First, you need a compatible barcode scanner connected to the computer/laptop. Then, you need to ensure that the UPC/EAN code is stored in the Item master. Scanning will not work if the code is not stored. But don’t worry, you only need to store this once for each item.

Item barcode EAN

Now, simply use the barcode scanner and the item count will be updated in transactions. The barcodes can be generated and printed from here:

Item barcode EAN print

This also works with smartphones where you can use your smartphone’s camera to scan the barcodes. Note that this can be slightly slower depending on the phone you use.

Item barcode scan with phone

3. Warehouse account to know profits

To maintain company-wise stock balances, every warehouse must belong to a company. To enable this, every warehouse should be linked to a general ledger account.

By creating a ledger account with the same name as a warehouse, you can directly track all profits and losses tied with that warehouse. This will help you determine which warehouses are the most profitable by comparing it with the rents you pay or the efficiency of storage space being used.

To do this, create a GL account under the appropriate group account. Then, link the newly created warehouse to the warehouse of the same name. In the following example, the warehouse name is “Chawla Traders” which is linked to the account “Chawla Traders”.

Warehouse account

After linking, the warehouse account will show up in the chart of accounts from where you can view the financials.

4. Ensuring correct stock availability

By using different stock reports in ERPNext, you can understand various aspects of your stored inventory. In the context of inventory control, let’s see a few of them.

The item shortage report gives details on actual quantity, ordered quantity, reserved quantity, and projected quantity.

Item shortage report

For a quicker view, the stock summary shows the reserved quantity and actual quantity of different items.

Stock summary

5. Stock shelf life

Another important aspect of inventory control is shelf life. If you store items that have an expiry date associated with them, this should also be factored into the decisions you make.

In ERPNext, see the stock ageing report to understand which items are close to expiry.

Item auto reorder

6. Batching inventory

You can also group items in batches which have their expiry dates. Batching enables you to identify the materials closer to their expiry date and avoid wastage. This is extremely important in case of pharmaceuticals and food items.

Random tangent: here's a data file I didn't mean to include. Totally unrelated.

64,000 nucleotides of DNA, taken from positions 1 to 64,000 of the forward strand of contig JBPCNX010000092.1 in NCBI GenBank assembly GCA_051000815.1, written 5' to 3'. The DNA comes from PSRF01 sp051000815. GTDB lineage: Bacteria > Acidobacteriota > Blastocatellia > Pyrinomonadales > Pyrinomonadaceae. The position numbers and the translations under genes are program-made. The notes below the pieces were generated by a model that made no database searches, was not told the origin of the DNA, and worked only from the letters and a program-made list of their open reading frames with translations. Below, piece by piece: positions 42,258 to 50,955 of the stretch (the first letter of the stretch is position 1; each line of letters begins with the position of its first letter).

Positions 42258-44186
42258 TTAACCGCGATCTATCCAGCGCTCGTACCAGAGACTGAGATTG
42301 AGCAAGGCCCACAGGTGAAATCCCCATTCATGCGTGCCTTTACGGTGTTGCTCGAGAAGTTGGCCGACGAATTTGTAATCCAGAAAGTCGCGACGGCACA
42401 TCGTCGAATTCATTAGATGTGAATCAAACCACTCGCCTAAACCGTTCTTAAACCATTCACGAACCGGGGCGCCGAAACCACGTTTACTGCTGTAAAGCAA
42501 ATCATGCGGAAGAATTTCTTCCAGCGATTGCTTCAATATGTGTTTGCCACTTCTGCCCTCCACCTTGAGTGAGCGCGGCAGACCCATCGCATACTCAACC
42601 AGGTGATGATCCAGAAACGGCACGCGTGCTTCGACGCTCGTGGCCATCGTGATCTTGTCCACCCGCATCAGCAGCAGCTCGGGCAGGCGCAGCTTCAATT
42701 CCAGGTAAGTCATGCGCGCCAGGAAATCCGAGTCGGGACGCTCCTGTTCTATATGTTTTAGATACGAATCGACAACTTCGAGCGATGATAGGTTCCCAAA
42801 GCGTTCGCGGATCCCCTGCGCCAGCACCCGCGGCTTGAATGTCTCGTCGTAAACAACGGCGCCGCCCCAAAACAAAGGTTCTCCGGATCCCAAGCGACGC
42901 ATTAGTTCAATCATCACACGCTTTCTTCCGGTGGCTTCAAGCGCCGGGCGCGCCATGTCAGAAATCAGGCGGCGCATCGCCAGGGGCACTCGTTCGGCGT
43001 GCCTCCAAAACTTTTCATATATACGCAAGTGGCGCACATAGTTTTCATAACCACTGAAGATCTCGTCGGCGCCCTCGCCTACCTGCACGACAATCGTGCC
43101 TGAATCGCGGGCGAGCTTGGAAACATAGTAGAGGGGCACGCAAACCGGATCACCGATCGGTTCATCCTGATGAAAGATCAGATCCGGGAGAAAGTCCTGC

Batch expiry in item

The Batch Item Expiry Status report shows the expiry date of items with batches.

Batch expiry

7. Stock picking

Speaking of batches, when fulfilling customer orders, you’d want to manually choose batches whose expiry date is close. By using older stock first, you ensure that they don’t sit idle in your warehouse and end up being dead stock leading to losses.

You can pick items from different warehouses. Moreover, if the items are serialized, you can also choose the serial numbers which will fulfill the order.

Pick list

In ERPNext, the batches close to expiry are automatically selected when using the Pick List feature shown above.

Conclusion

Like we discussed, we saw how inventory control is linked to better revenues and business growth. By making use of the right data and some software, you ensure stock availability within warehouses and timely order fulfilment.

In this blog, we first understood what inventory control is and it’s objectives, then we saw the methods used for inventory control. We briefly touched on how inventory control is different from inventory management, and finally saw how to use software to control inventory with advanced features and reports.

Editing note 04/11/2020: This article previously reflected ambiguous information around inventory control and inventory management. It has been updated to show clear distinctions and also better information under inventory control methods.


Prasad Ramesh

Marketing at Frappe.

1 comment
Deepak Nagar October 19, 2020

@Prasad

Would appreciate if you create content on Demand Driven Materials Requirements Planning.

Check out website of Demand Driven Institute.